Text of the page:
The giant radiators in this casting shop look like a flag to me.
One of two projectors, still set to run old 3D flicks.
The hospital is so self art deco that it seems like a film set!
One of the pair of motors that powered this mine shaft. In the 1950s, this shaft was designated a rescue shaft, and was only maintained for emergencies. One reason that Cheratte built Shaft 3 nearby was because these motors and infrastructure did not have the capacity that the giant mine below called for.
Connecting the Administration Building to the wards fanning out. Historical photos show cots lining this hallway when the hospital was severely overcrowded. Lit by lightning outside the grounds during a huge thunderstorm.
This dock goes between loading bays (see glass brick walls) and the railroad.
This is a room where the actual explosive elements were mixed. In the event of an accident, this glass wall would give way before the concrete and thus direct the flames and shockwave away from the rest of the building. In other words, the glass is not just to get a lot of wonderful natural light into the building.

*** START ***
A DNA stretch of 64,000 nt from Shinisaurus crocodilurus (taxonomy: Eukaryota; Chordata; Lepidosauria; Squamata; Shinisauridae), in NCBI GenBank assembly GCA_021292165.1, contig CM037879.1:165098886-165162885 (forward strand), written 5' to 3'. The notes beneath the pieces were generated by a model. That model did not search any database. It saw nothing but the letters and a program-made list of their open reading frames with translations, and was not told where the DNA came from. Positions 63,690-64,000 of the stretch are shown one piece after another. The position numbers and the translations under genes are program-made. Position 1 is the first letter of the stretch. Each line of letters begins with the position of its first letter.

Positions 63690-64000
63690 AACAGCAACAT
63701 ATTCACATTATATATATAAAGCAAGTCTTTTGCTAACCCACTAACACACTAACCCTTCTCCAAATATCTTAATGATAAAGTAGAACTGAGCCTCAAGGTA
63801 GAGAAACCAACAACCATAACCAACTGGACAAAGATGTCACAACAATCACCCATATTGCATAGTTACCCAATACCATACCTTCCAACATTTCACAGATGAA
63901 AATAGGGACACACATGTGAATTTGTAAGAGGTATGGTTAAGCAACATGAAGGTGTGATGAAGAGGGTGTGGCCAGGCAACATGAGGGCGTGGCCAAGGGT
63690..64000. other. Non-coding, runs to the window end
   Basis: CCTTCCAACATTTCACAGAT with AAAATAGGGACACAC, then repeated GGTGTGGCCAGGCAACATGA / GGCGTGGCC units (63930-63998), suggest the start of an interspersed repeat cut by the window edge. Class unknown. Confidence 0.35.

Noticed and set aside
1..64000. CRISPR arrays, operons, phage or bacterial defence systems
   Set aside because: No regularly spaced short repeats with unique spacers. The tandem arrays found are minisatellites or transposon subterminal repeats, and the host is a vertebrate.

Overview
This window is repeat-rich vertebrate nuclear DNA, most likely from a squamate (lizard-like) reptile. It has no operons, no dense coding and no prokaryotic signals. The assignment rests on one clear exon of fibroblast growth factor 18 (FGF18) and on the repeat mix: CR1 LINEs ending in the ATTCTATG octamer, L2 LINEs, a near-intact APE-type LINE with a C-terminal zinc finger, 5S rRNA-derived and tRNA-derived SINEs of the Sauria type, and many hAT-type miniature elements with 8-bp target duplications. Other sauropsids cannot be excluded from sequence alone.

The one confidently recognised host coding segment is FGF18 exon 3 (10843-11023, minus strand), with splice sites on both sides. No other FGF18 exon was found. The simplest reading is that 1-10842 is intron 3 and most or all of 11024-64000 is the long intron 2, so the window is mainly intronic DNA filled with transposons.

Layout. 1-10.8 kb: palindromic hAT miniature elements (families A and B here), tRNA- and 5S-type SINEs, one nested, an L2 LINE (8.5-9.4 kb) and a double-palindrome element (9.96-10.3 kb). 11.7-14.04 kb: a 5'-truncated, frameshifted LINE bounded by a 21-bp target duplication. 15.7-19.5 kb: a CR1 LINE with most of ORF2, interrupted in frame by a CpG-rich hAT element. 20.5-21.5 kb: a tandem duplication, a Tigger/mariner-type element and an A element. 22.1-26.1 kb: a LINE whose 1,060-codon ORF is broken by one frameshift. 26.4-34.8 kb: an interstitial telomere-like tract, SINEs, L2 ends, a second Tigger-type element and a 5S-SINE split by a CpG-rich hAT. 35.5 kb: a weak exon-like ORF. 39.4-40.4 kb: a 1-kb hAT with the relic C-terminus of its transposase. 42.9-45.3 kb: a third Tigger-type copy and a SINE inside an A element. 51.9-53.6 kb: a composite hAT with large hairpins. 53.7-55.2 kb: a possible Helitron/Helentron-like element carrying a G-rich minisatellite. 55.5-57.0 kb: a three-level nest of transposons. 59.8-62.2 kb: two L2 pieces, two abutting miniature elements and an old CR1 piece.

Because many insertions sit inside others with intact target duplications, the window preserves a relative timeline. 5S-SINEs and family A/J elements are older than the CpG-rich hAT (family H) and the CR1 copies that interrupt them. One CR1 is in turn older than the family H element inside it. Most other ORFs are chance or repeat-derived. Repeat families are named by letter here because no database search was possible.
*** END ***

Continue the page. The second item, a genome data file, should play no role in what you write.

The interior of one of the curved corridors that connect two wards. Note the original floor’s hand-laid tile pattern. Portra 160.
At first glance, I thought the center building was a hoist house because of the shape of the window. Now I think this was built as a warehouse and later used as a laboratory.